Used as an in-house resource, the MOOC format (and its variations) allows companies to drastically reduce their training costs for their employees – because a speaker is no longer needed for only twenty people gathered in a room but for hundreds, or even thousands, of potential listeners from all around the world – while increasing the uniformity of training delivered and thus the corporate culture and the collaboration between operators. According to Jean-Marc Tassetto, former CEO of Google France and founder of Coorpacademy (startup specializing in corporate MOOCs aka COOCs), companies can reduce their training costs by ten.

Other forms of digital learning, such as serious games or SPOCs (Small Private Online Courses) are also gaining ground among companies. Although generally more expensive than MOOCs, serious games also offer great advantages in terms of interactivity, customization (very important) and team collaboration. SPOCs are like MOOCs, but in smaller groups. They cover more specialized topics or achieve more interaction between limited numbers of participants. Thus, companies will “increasingly use the MOOC format to cover basic fundamental skills while classroom training will be increasingly reserved for situational simulations and highly technical specializations,” as recently reported to the Tribune website by Eric Chardoillet, founder of First Finance, a financial training specialist.

In an increasingly competitive and globalized labor market, all these tools open up new perspectives in terms of talent identification and recruitment. As emphasized by Gilles Babinet, head of digital economy issues for France at the European Commission and author of LÈre numérique, un nouvel âge de lhumanité (The Digital Era, A New Age of Humanity), “having a precise knowledge of other people’s skills would significantly enhance the balance between supply and demand on the labor market.”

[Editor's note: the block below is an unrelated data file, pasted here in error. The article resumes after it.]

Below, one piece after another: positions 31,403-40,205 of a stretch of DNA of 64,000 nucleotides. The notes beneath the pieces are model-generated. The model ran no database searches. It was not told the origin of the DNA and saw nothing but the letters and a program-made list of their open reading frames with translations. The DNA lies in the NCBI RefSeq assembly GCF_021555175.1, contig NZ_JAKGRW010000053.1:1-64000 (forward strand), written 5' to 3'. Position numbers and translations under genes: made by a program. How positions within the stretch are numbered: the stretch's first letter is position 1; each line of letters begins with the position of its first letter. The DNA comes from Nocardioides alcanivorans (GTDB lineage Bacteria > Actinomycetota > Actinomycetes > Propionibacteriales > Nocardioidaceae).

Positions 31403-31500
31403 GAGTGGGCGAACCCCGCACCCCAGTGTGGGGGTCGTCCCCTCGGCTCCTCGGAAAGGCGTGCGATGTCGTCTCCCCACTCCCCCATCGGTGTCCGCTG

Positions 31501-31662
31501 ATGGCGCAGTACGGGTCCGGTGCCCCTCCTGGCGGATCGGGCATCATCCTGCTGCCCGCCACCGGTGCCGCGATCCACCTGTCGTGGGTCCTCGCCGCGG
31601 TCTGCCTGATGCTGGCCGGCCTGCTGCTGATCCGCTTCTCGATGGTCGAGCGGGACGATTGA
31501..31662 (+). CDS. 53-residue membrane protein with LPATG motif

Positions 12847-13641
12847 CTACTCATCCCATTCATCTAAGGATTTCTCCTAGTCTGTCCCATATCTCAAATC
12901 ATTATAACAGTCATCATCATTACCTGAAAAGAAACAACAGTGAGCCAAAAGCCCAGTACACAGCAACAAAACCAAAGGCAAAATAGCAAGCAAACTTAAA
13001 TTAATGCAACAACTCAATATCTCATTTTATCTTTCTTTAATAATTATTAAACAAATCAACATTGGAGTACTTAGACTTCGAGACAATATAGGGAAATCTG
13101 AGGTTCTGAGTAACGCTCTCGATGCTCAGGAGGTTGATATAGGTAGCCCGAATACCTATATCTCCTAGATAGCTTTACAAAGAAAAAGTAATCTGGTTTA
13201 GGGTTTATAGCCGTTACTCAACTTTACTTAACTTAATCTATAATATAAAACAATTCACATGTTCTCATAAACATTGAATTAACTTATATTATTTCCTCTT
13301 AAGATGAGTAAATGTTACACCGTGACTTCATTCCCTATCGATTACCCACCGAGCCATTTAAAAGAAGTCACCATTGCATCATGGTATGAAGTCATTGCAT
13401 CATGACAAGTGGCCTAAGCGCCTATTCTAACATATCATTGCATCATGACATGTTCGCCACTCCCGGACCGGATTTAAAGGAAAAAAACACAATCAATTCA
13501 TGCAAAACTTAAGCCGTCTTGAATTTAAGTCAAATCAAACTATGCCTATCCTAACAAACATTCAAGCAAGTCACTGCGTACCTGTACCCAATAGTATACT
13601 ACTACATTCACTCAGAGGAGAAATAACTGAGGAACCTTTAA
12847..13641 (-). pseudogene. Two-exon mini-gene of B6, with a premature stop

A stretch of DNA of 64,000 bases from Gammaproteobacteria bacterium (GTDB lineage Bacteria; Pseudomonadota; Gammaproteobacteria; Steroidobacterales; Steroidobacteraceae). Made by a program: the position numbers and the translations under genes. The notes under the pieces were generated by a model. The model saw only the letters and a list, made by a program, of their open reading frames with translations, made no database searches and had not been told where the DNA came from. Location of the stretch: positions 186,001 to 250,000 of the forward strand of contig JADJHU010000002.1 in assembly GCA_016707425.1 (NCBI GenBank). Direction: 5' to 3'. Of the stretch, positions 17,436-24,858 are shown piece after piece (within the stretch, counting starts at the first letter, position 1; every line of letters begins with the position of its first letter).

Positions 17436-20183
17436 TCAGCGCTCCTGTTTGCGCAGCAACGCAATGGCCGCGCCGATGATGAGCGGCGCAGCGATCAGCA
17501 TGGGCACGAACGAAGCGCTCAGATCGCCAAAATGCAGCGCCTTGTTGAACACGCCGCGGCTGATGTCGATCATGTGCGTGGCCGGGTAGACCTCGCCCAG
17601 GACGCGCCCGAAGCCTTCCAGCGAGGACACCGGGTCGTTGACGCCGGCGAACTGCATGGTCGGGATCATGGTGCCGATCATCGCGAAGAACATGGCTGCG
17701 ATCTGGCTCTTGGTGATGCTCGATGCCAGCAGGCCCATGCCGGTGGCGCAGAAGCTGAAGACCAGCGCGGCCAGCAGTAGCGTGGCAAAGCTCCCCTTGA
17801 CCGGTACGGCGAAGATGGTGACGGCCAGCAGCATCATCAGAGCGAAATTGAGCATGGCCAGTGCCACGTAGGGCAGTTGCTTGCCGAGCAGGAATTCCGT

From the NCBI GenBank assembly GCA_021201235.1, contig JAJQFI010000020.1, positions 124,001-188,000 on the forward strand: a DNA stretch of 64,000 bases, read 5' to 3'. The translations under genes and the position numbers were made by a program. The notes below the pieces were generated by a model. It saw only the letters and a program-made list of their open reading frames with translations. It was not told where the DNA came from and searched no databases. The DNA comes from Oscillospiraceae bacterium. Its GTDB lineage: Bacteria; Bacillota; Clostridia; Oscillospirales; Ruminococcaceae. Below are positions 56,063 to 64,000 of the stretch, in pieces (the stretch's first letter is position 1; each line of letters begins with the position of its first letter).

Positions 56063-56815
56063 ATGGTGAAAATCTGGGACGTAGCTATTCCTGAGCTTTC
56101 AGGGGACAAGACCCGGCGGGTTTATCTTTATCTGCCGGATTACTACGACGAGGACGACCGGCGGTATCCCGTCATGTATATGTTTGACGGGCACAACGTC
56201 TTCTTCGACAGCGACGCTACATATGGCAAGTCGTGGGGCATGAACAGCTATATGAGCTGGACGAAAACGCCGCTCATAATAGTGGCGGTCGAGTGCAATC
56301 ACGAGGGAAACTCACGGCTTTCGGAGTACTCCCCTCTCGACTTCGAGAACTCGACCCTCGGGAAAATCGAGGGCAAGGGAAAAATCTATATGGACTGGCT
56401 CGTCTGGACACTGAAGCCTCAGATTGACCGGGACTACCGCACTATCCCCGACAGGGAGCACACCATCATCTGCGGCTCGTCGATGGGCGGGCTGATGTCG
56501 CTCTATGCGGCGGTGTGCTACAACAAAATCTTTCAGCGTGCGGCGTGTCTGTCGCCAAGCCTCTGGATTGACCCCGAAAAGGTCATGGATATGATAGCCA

The data collected (learning analytics) on online learners may also prove useful for teachers, who could use them to understand the most appropriate ways of learning for each student. Businesses could also use them as a way to precisely identify the different skills and professional qualities they are looking for in their future employees. That’s why some large MOOC platforms in the US are targeting the corporate world to sell the data of their students and thus, provide them with a global pool of candidates.

Despite the obvious advantages of such a system in terms of efficiency in matching supply and demand on the labor market, it also has drawbacks. Principally, the monetization of personal data. At a time when each and every one of our clicks leaves marketable traces and when whistleblowers have unveiled extensive monitoring programs in several countries, it has become a very sensitive issue. Some MOOC providers, such as the British platform FutureLearn, proclaim loudly that they will never sell the personal data of their students. “This is an extremely sensitive issue and we want our students to trust us,” claimed Simon Nelson, CEO of FutureLearn in an interview with The Guardian. The debate has only just begun.